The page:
Interview with Deborah Peterson Small
Deborah Small is the founder of Break the Chains: Communities of Color and the War on Drugs.
Febuary in the United States is black history month, Deborah is writing an article each day to highlight the impact of the 'war on drugs' on communities of colour in the United States, entitled 29 Days on Drugs,you can read these articles here.
Break the chain's was established in 2004 and aims through activism to decrease "racial disparity in arrests, convictions and incarcerations for drug offence" and also to reduce the effects of punitive drug policies on communities.
How would you place the ‘war on drugs’ in the history of communities of colour in the United States?
I agree with scholars and others like Michelle Alexander who rightful place the 'war on drugs' as the most recent iteration of the system of racial oppression and marginalization that has been a hallmark of the African-American experience. The history of U.S. drug policy is rooted in racism towards blacks, Asians and Hispanics so it's really no surprise its impact has been felt most keenly in poor minority communities.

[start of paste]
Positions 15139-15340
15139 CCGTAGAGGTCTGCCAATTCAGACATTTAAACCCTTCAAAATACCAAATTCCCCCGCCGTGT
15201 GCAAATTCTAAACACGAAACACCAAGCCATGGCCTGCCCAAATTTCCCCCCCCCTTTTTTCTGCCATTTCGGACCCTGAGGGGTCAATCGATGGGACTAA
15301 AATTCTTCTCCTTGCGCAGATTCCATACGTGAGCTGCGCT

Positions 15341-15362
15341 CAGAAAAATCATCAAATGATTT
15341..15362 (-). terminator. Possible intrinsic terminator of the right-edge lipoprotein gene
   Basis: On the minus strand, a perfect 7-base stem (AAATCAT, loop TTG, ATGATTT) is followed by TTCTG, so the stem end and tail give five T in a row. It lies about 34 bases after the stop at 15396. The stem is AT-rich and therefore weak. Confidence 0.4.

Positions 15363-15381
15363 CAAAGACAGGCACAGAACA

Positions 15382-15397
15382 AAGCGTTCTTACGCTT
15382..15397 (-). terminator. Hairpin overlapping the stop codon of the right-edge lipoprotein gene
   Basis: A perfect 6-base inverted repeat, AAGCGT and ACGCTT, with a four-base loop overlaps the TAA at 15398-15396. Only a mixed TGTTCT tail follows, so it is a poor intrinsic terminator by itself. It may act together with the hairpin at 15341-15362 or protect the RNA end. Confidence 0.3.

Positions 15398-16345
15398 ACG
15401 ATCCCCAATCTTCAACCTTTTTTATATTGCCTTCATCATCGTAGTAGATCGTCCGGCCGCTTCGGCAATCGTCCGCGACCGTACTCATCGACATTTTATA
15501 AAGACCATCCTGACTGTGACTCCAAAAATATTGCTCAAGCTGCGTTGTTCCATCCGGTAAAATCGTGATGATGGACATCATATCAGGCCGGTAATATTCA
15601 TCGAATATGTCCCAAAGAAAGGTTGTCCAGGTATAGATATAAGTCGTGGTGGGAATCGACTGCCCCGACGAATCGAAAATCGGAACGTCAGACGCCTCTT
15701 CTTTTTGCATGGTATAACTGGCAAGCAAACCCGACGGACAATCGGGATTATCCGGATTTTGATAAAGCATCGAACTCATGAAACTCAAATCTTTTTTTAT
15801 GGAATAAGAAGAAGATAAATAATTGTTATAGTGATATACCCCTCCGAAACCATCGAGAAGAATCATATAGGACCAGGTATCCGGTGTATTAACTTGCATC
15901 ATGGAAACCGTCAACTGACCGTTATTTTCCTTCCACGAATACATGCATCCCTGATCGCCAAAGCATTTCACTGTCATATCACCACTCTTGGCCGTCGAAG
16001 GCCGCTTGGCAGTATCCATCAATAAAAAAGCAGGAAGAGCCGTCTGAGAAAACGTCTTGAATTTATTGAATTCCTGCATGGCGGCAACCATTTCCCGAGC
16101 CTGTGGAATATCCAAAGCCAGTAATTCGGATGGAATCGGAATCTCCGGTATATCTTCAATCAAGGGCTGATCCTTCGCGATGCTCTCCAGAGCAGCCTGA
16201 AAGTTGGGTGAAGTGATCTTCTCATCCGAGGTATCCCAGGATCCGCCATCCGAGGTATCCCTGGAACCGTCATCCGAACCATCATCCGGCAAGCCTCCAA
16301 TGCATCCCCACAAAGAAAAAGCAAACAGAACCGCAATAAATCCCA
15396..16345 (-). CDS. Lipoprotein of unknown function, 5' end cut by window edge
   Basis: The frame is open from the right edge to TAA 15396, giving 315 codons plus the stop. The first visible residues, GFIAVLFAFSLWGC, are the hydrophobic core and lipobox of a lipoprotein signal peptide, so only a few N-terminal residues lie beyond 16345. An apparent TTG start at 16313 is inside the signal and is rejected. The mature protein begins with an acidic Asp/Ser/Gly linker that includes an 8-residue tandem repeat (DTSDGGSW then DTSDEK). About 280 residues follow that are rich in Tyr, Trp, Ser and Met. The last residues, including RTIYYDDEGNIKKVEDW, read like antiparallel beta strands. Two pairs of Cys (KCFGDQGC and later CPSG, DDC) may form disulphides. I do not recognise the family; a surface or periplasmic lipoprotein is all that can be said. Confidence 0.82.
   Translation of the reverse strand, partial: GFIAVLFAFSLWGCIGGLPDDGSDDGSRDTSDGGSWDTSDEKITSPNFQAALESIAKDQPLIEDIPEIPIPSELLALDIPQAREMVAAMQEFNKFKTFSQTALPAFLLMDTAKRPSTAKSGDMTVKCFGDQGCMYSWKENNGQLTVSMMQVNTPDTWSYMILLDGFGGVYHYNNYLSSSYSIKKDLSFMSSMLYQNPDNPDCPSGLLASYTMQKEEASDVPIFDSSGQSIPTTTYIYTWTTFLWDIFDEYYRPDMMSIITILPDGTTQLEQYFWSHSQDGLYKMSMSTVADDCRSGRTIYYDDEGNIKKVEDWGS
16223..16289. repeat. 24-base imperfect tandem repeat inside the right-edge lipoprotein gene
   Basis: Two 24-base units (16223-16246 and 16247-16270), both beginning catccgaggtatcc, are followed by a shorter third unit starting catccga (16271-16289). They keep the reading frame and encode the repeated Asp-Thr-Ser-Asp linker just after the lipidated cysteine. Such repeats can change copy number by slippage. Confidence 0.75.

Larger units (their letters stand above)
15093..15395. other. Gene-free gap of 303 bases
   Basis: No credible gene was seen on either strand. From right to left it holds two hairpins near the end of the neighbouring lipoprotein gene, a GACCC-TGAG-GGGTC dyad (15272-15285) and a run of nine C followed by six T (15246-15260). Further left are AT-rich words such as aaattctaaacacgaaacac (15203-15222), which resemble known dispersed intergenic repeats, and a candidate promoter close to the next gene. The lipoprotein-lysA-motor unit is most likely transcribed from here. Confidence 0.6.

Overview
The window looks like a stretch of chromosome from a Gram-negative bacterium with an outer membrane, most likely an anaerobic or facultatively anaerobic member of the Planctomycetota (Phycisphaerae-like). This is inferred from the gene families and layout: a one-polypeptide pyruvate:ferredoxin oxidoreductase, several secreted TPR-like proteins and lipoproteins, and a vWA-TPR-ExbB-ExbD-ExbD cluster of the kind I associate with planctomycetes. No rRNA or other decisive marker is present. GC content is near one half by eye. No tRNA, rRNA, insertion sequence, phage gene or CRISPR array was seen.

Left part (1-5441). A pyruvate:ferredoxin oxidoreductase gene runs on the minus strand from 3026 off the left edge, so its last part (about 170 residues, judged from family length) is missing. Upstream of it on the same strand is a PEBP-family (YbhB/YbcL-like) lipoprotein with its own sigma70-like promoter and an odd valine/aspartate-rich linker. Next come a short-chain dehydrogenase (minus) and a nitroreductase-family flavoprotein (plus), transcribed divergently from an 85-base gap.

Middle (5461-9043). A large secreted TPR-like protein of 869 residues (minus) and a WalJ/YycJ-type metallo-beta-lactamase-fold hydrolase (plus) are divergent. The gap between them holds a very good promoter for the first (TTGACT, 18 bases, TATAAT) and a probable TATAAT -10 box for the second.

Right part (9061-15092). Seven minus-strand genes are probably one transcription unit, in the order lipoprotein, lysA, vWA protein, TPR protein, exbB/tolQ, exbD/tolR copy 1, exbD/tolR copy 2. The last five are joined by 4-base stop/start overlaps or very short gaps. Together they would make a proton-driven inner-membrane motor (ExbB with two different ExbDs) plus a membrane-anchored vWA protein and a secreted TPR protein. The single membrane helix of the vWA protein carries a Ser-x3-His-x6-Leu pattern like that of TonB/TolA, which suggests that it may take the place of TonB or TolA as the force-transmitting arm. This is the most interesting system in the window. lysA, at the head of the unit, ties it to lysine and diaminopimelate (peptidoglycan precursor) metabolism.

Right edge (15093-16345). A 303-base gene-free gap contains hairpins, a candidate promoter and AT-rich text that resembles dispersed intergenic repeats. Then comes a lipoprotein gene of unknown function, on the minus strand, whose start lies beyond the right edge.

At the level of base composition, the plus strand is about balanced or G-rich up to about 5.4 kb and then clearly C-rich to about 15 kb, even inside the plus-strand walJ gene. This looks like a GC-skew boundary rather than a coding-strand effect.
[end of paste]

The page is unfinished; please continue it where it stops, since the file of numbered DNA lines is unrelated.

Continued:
What has led to such a slow response to the issue amongst the mainstream of African American political activism?
The war on drugs poses special challenges for people because it is ostensibly based on the commonly accepted view that illicit drugs are bad and that punishment is an effective tool to deter people from drugs. Neither is true, but these views are held as firmly in African-American communities as they are in the wider population.
Drug policy reform activism requires distinguishing the harms associated with drug abuse from the harms resulting from drug policies. For a long time many African-American leaders believed we could 'win' the war on drugs and supported stronger efforts at law enforcement and drug interdiction. There is also a class component - the principal victims of drug law enforcement have been poor black people, whose interests have not always been been placed at the forefront by leaders who tend to represent the middle class.